Robert Arthur was a deft and ingenious writer in nearly every medium available to him...screenwriting and radio drama as well as prose...one of his most prominent editorial gigs before taking on the AHP project in 1955 was the magazine The Mysterious Traveller, named for his radio drama anthology series. Hence, quite likely, the presence of a Mike Marmer story here, as Marmer was a very busy television writer into the 1980s, albeit one whose work on the Smothers Bros. series and Get Smart! probably was more rewarding than his late work on Punky Brewster. But, more importantly, memorable fiction ranging over the fields of suspense, mystery, horror, fantasy and sf were taken from classic and relatively contemporary sources. The sheer number of important writers these anthologies introduced me to, with eminently entertaining stories, was simply joyous...even when I'd come across a few of the stories before, such as Brennan's "Levitation," which remains perhaps his best story I've read. Arthur, as would his successor Harold Q. Masur though perhaps not quite to the same extent, loved particularly to tap the work of writers nearly as diverse in their output as he; Margaret St. Clair is represented by two stories, one for each of her common bylines; Fredric Brown, Miriam Allen deFord, Henry Slesar, Richard Matheson, Ray Bradbury, Gerald Kersh, and the relatively slick William Sambrot were all protean talents, as well. Lucille Fletcher's novella famously began life as a radio play. And Arthur's eye was sharp...Julian May is represented by her most famous story, even after some well-received novels later on, and the Jack Ritchie is one of his, if not the, best-renenbered. Arthur was particualrly keen on placing a Kersh story in his volumes, so I was aware of this superior talent, even as he was already fading from public consciousness in the '60s...Harlan Ellison's slightly later collection of his work was an attempt to bring Kersh greater attention. And Sayers, Peters and John Dickson Carr (as Carter Dickson) should dissuade no one from looking up this book...any more than Fischer, Gilbert or Benett should...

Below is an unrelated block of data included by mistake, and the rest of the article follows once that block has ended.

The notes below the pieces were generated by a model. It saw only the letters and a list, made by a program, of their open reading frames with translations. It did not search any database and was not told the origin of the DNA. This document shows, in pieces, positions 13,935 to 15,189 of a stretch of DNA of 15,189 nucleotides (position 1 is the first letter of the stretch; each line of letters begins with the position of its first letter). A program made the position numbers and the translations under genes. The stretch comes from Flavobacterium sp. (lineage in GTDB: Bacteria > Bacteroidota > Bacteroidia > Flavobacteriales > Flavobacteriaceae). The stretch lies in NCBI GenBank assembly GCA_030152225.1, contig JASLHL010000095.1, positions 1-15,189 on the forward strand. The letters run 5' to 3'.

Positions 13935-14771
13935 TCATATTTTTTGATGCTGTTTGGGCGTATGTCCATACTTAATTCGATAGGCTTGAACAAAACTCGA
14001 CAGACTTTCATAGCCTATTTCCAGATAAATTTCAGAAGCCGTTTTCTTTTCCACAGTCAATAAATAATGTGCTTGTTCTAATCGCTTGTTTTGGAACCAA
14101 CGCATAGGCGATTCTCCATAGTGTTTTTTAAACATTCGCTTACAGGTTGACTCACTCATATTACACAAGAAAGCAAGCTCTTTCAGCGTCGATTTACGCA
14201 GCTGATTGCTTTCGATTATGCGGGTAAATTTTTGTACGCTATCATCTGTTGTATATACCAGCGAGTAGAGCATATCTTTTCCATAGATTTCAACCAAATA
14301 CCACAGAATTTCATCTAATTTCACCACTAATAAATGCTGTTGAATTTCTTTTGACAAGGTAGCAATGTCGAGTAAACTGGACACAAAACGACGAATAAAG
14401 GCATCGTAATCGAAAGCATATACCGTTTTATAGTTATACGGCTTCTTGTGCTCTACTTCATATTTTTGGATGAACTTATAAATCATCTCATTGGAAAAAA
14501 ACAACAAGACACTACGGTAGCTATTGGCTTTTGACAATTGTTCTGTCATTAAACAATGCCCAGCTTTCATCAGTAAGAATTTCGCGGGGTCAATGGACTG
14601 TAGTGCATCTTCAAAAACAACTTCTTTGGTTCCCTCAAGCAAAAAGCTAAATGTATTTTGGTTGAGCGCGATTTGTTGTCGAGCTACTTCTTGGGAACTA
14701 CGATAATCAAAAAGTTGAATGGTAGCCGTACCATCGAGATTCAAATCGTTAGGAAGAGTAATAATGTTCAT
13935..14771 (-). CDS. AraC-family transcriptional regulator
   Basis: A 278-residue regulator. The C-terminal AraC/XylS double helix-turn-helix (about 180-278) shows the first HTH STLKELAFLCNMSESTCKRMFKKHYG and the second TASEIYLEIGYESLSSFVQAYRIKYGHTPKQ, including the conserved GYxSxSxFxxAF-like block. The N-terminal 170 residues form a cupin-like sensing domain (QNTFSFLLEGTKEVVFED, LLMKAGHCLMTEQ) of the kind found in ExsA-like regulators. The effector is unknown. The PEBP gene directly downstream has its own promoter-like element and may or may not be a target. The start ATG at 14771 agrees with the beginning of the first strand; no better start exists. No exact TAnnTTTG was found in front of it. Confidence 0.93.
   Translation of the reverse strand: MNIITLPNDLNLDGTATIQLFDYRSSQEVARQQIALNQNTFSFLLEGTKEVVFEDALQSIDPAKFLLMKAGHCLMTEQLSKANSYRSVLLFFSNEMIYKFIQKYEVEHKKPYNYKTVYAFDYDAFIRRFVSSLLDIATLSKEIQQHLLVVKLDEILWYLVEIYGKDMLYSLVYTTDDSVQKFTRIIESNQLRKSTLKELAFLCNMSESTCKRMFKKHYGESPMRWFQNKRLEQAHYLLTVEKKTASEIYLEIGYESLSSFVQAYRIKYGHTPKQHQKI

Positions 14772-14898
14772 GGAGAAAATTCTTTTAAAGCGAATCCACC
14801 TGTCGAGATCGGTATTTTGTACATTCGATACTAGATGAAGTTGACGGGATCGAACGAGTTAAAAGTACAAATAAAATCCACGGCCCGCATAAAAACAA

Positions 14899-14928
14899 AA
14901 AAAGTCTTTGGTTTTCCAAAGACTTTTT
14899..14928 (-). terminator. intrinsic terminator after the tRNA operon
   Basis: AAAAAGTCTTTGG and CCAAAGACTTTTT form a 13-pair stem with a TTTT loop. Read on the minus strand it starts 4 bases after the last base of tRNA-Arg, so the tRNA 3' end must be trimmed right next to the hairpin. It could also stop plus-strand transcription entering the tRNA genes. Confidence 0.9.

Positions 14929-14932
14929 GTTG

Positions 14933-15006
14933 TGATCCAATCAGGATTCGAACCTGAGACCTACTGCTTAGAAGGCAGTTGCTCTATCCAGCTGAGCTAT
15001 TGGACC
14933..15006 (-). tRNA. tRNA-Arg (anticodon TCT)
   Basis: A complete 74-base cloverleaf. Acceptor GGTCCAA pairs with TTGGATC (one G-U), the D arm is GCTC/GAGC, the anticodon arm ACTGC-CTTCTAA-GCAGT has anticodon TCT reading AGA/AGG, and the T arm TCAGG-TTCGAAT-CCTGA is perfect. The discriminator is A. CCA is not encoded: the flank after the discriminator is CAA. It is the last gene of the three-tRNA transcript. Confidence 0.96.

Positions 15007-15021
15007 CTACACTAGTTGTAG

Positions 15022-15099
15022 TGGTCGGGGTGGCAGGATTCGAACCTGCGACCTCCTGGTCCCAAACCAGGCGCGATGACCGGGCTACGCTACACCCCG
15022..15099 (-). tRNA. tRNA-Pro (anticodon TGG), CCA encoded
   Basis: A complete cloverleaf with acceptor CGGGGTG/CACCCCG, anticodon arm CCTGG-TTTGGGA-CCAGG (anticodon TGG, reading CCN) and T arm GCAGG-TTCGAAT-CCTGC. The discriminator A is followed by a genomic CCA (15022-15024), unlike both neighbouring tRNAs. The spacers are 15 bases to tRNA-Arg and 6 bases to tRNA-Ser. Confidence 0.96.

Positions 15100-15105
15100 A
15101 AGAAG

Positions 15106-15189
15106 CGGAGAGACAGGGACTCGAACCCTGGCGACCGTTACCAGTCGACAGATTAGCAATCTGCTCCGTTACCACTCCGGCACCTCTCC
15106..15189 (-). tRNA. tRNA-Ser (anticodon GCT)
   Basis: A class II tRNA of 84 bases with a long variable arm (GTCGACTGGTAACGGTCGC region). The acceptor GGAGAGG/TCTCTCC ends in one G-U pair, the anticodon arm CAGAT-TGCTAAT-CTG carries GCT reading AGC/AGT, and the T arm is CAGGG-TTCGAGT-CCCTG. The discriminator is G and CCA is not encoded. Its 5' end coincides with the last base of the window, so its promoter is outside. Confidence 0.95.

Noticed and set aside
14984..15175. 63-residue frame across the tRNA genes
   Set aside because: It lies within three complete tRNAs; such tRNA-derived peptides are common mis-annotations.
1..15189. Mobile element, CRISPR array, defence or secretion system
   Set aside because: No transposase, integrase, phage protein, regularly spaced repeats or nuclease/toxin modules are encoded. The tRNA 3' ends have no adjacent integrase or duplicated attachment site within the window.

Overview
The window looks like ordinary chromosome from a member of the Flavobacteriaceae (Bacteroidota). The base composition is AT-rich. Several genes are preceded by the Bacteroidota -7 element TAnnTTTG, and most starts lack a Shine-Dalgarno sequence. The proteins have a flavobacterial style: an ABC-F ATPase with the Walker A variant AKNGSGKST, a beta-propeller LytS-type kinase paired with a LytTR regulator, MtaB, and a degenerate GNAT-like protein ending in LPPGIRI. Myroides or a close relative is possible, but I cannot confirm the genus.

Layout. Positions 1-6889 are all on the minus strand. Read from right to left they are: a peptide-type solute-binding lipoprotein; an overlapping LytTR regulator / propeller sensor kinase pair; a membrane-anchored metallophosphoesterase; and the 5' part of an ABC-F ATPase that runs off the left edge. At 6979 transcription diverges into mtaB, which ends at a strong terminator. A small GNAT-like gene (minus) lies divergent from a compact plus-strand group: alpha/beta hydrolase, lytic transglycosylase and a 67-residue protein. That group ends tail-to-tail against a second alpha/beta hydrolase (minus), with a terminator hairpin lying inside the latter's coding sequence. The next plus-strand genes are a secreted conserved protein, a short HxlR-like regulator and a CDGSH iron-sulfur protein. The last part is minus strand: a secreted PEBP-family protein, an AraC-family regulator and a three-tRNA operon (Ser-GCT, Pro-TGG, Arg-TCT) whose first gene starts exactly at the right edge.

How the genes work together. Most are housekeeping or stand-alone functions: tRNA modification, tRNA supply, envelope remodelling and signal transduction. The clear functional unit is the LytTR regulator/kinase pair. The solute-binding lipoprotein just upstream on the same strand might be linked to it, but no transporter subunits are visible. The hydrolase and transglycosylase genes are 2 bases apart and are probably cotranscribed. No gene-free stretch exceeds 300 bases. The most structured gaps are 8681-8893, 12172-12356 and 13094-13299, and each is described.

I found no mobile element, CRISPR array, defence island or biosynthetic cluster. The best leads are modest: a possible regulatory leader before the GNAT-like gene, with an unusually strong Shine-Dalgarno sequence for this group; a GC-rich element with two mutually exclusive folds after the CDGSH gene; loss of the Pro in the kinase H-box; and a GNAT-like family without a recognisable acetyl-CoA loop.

Little engaged me more than a new (to me) AHP volume in my youth...and they hold up well.